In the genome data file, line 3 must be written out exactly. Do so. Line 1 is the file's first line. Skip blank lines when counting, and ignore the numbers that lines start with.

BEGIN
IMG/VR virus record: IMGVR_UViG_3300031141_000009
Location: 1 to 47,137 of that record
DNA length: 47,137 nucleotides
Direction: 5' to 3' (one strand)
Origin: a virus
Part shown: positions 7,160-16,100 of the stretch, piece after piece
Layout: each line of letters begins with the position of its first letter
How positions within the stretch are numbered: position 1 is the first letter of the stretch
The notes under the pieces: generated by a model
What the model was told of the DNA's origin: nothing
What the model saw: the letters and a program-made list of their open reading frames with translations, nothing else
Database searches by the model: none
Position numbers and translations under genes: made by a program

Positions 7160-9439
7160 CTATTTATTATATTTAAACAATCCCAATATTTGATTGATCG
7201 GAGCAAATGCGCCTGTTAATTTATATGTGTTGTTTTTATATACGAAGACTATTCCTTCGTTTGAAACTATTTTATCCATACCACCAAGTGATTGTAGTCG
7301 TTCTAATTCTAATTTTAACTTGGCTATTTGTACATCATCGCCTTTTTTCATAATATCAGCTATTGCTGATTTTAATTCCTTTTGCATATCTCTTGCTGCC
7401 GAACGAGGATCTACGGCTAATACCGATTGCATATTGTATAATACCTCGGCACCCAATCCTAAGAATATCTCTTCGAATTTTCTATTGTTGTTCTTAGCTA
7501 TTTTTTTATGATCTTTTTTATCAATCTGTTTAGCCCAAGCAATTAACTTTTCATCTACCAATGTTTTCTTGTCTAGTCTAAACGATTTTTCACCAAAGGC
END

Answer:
DNA length: 47,137 nucleotides